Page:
As a writer, I just had my first experience with killing off a main character.
I hadn’t expected it to go as smoothly as it did. I had planned on this particular characters death since first planning the novel – so it wasn’t unexpected. However, I thought it’d be a bit more dramatic, at least for me.
Well, I’ve spent countless hours building and creating a world with these characters to live and relate in. . . only for a main character to die. It’s like watching Return of the Jedi, knowing Yoda’s about to kick it. Or watching The Land Before Time and waiting on the inevitable death of Littlefoot’s mother. (I’m sorry I brought that one up! It still gets to me as well!)
I figured it’d be a lot more difficult writing the death scene. Saying “goodbye” to someone I’ve spent the past year having run around in my head. As it turns out, it wasn’t a big deal at all!
I’ll ask again: why?
I wonder if Yoda’s death scene was hard to write? It probably wasn’t! He was only a puppet! I wrote about a real, fictional human!
Damned if I know! Maybe authors aren’t supposed to feel so attached to their characters? Was I a lucky one? Perhaps I became desensitized to knowing the death was going to happen? Maybe I’m happy the character is dead?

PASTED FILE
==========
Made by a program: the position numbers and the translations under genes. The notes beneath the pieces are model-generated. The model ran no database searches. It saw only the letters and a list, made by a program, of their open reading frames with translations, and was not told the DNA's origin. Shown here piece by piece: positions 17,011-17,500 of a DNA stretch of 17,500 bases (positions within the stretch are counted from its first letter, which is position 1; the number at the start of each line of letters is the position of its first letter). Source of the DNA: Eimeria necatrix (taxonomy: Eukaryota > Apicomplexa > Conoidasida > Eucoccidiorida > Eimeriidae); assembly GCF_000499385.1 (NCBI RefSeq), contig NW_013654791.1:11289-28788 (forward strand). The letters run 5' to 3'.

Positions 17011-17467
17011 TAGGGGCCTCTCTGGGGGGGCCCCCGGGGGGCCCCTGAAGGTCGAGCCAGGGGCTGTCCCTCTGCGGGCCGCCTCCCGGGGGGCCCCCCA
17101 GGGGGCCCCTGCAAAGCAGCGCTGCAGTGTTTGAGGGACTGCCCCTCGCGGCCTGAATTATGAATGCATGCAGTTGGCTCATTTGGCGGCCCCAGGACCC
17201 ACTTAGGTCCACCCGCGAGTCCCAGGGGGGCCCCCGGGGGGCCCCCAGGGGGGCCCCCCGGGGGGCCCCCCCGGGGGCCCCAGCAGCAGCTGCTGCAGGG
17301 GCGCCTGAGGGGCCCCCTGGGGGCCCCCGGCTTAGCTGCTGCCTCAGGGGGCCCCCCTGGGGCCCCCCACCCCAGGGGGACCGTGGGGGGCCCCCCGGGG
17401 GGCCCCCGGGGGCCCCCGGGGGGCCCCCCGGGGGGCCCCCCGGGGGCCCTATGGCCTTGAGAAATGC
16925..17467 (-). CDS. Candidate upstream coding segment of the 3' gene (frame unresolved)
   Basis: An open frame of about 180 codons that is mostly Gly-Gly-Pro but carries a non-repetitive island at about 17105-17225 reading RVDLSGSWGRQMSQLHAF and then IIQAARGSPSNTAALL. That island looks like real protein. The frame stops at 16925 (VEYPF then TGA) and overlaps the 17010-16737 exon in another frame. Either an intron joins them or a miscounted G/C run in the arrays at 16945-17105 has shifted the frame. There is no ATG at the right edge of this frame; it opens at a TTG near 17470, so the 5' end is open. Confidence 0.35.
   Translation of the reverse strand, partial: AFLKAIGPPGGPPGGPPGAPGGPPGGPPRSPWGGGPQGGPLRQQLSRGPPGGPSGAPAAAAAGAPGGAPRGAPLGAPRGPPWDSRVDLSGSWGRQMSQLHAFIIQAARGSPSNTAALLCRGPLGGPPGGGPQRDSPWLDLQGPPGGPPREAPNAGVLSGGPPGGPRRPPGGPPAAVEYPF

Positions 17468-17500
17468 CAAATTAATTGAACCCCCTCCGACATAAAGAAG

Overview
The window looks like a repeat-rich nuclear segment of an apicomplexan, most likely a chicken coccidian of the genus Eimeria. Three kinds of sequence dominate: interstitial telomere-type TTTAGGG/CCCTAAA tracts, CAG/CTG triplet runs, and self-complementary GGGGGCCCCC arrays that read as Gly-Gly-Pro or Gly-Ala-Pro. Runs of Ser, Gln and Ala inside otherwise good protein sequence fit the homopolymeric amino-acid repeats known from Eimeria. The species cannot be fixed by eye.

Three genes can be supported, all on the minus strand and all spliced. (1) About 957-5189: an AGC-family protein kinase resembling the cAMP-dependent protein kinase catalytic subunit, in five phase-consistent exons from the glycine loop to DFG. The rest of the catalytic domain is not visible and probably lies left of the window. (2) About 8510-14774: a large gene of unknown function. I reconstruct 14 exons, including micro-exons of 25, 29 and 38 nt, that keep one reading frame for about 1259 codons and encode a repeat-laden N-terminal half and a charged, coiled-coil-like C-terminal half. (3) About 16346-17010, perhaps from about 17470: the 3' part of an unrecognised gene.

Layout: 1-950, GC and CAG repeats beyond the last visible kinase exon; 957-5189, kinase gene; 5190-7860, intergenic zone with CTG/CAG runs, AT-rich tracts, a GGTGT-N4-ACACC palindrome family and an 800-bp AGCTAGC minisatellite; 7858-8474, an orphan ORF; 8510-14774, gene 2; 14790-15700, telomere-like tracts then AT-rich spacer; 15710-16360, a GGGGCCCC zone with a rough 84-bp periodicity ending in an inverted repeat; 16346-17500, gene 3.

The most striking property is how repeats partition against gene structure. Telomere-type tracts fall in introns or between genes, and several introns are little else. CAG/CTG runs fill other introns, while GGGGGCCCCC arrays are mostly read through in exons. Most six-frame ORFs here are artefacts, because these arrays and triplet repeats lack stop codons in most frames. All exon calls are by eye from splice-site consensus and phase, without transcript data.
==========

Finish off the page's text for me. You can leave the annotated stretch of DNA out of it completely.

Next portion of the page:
Or maybe I wrote the death so poorly it wasn’t emotional enough?
. . . Oh, crap! What if my whole story was written poorly?! WHAT IF IT ALL SUCKS?!
The first Friday of each month, I will review a classic comic from my own personal collection. Due to Canada Day falling on a Friday and my work schedule being hectic, pardon the week lateness of this review.
My last Classic Comic Friday was the graphic novel, X-Men: God Loves, Man Kills. I had a lot of fun reviewing such a great book, that I really wanted to do something else that I enjoyed reading. But I also wanted that something else to be a major storyline. The only logical conclusion in my mind was the brilliantly written story, The Infinity Gauntlet by writer Jim Starlin, and artists George Pérez and Ron Lim in 1991.
Admittedly, as a child I overlooked this six-issue mini series due to the fact that I was still a kid focusing only on X-Men. Looking back on it now, I wouldn’t have had any idea who or what Thanos or Adam Warlock were. In fact, I can guarantee you, the immensity of showing the Celestials, the Watcher, Eternity, Eon, etc, would not had even impacted me the way it did later in my life.
Didn’t this mini series just kick your butt though?! Nothing could have prepared me for the immensity of this story. This was the first time I, and presumably you, feared for the Marvel Universe. I mean, what could stop Thanos?!
The Infinity Gauntlet #1-6 (July – December, 1991) Jim Starlin (writer), George Pérez & Ron Lim (pencils, covers), Josef Rubinstein, Tom Christopher & Bruce Solotoff (inks), Max Scheele, Ian Laughlin & Evelyn Stein (colours), Jack Morelli (letterer). $2.50 each
After gaining the six Soul Gems in The Thanos Quest mini series, finally Thanos places them in the Gauntlet to control the universe. And quite literally, he does control the universe. With the Gauntlet, Thanos first tries to impress the entity of Death – the being responsible for allowing Thanos to gain the Soul Gems. However, Death refutes him leaving Thanos to wonder what the price is of becoming a god. With the devil Mephisto at Thanos’ side, Mephisto convinces Thanos to prove himself worthy to Death by using his power for evil. (As if he wasn’t going to do that already.)